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A Quantum Cognition Analysis of the Ellsberg Paradox

Diederik Aerts, Bart D'Hooghe, Sandro Sozzo

posted on 04 June 2011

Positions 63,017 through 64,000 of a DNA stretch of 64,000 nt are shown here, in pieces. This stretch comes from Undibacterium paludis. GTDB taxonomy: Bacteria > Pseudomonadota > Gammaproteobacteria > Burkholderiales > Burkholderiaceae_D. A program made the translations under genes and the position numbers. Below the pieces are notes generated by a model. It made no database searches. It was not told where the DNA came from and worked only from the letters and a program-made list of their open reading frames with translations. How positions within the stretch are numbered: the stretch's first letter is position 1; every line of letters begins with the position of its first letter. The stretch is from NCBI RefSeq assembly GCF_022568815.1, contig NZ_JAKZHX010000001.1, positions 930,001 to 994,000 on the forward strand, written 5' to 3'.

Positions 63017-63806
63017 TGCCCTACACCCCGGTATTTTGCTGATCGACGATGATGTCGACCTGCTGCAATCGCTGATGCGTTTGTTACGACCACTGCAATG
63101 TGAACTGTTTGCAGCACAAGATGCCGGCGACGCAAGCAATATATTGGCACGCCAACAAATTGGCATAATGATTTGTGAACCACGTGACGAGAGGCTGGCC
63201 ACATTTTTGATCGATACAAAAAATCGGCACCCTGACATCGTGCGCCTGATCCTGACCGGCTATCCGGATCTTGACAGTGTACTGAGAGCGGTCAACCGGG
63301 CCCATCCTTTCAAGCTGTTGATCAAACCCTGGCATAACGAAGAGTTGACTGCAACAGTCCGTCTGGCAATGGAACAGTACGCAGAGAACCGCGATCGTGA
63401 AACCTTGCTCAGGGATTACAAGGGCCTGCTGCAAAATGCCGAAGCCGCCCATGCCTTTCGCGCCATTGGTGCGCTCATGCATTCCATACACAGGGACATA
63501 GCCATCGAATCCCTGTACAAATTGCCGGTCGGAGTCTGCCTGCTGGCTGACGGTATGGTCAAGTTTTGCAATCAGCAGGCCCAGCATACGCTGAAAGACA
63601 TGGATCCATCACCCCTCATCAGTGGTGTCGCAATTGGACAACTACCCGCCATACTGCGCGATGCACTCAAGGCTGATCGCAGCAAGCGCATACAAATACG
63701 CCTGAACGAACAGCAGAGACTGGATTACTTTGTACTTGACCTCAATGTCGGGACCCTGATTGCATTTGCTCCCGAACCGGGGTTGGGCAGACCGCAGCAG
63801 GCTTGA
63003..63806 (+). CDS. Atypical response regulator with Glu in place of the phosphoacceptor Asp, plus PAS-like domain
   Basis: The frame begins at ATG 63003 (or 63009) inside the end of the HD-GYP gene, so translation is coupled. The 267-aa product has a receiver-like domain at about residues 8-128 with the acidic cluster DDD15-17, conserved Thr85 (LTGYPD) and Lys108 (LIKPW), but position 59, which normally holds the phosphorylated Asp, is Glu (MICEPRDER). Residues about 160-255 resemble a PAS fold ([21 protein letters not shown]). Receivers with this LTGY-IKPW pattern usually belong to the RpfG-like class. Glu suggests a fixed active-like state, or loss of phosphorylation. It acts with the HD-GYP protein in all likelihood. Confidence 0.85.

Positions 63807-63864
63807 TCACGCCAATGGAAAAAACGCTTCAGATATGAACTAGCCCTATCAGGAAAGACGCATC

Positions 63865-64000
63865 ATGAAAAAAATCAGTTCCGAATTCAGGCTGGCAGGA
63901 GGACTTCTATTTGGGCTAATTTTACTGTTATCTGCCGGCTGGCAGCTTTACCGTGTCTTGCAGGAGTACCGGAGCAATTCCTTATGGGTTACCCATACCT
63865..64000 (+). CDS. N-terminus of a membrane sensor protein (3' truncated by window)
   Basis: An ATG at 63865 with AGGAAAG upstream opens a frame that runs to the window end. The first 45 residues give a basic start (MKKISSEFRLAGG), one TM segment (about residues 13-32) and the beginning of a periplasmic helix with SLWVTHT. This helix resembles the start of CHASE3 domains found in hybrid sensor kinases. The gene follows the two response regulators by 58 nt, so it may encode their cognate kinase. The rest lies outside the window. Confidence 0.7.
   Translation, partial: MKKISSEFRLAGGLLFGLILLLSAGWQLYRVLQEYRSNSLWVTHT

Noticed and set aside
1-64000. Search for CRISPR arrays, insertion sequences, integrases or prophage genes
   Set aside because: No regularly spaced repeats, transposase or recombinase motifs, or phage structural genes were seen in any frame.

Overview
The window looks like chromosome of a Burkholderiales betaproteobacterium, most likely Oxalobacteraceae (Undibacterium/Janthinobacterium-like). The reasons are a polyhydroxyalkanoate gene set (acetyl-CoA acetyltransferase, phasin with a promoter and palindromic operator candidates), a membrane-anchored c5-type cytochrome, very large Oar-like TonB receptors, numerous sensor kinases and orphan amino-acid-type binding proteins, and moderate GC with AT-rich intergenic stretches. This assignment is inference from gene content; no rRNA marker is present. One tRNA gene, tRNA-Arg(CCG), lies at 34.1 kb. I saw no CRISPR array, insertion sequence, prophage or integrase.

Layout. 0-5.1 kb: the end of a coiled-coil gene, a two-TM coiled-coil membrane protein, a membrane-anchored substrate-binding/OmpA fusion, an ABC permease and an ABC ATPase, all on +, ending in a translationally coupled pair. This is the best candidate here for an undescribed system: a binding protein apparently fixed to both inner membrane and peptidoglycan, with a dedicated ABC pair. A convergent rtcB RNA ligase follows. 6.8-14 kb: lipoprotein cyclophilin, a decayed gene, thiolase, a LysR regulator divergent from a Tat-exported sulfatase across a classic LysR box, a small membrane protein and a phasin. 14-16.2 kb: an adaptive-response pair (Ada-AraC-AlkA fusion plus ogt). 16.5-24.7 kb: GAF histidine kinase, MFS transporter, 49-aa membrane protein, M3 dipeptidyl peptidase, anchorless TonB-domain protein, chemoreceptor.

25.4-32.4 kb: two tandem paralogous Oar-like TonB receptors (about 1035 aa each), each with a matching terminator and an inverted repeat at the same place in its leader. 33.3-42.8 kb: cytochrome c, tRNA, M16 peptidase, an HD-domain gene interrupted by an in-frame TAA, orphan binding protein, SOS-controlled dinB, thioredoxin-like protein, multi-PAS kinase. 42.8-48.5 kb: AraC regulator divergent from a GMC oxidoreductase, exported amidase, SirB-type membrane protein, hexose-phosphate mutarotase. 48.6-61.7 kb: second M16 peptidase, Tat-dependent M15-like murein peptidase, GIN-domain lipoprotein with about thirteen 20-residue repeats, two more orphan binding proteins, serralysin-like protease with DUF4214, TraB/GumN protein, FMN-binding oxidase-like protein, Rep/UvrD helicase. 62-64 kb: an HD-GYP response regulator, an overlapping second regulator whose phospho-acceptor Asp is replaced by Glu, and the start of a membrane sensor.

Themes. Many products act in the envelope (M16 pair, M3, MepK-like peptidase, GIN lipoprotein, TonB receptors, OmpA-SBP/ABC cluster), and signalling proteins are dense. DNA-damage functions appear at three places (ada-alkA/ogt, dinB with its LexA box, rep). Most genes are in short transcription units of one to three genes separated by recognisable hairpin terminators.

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The 'expected utility hypothesis' is one of the foundations of classical approaches to economics and decision theory and Savage's 'Sure-Thing Principle' is a fundamental element of it. It has been put forward that real-life situations exist, illustrated by the 'Allais' and 'Ellsberg paradoxes', in which the Sure-Thing Principle is violated, and where also the expected utility hypothesis does not hold. We have recently presented strong arguments for the presence of a double layer structure, a 'classical logical' and a 'quantum conceptual', in human thought and that the quantum conceptual mode is responsible of the above violation. We consider in this paper the Ellsberg paradox, perform an experiment with real test subjects on the situation considered by Ellsberg, and use the collected data to elaborate a model for the conceptual landscape surrounding the decision situation of the paradox. We show that it is the conceptual landscape which gives rise to a violation of the Sure-Thing Principle and leads to the paradoxical situation discovered by Ellsberg.